R2P requires prevention. People need early protection so they are not forced to flee their homes.
When we fail in that primary obligation, we face the subsidiary obligation to address their plight. Throughout our search for a collective response to the root causes and manifestations of atrocity crimes, we uphold and defend human rights.
The atrocity crimes that stain humanity’s conscience make it imperative that leaders transform R2P from a vital principle into visible practice.
That is why I am calling for three steps:
First: Genuine willingness among Member States, especially Security Council members, to create the necessary political space to prevent and respond to atrocity crimes.
Second: Stronger connections between early warning and early action.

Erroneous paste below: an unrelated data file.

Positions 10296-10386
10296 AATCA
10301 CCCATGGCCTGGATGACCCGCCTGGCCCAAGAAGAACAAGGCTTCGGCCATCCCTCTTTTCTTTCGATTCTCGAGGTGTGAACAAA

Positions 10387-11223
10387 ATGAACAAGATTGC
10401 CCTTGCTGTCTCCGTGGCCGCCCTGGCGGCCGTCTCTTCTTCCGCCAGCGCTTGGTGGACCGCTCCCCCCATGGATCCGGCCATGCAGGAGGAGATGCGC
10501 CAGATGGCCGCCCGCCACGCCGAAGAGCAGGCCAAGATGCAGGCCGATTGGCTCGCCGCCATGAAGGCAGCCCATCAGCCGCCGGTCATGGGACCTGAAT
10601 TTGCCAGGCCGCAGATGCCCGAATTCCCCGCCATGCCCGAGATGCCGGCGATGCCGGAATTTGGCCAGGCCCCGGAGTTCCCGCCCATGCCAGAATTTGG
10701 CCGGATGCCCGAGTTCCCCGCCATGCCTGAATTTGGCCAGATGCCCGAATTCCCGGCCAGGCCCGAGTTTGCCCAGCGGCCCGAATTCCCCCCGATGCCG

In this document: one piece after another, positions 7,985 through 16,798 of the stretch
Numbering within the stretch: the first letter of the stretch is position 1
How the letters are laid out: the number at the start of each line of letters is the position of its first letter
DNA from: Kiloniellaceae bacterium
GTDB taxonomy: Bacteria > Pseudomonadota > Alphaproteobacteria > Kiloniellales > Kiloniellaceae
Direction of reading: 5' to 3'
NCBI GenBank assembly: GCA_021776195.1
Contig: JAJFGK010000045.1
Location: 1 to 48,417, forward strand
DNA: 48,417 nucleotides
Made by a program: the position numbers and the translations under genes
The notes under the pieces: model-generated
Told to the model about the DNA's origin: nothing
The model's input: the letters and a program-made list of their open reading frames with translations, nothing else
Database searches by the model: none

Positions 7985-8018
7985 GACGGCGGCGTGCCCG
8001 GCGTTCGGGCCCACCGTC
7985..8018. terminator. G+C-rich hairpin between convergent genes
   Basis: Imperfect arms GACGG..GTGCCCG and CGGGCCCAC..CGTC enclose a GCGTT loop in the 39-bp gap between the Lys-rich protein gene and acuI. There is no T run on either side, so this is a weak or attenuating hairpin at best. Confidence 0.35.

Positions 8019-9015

And third: Courage in publicly confronting and addressing signs of risk.
As a cross-cutting priority we must also invest financially in prevention.
The 2011 intervention in Libya offered important lessons. Military force may be required as a last resort – but it must be grounded in a clear, common understanding of the goals, overarching strategy, potential consequences and conditions on the ground. Firm compliance with international human rights and humanitarian law is essential.
After the guns fall silent, we must ensure that atrocity crimes do not recur. We can help societies to rebuild by encouraging reconciliation and holding perpetrators to account.
This is a demanding agenda. Some may argue that the risks and costs of action are too high. But the costs of inaction are far higher. Our failure to respond decisively to the unfolding tragedy today returns as another tragedy tomorrow: namely desperate people fleeing indiscriminate violence – and in too many cases losing their lives in their quest for safety.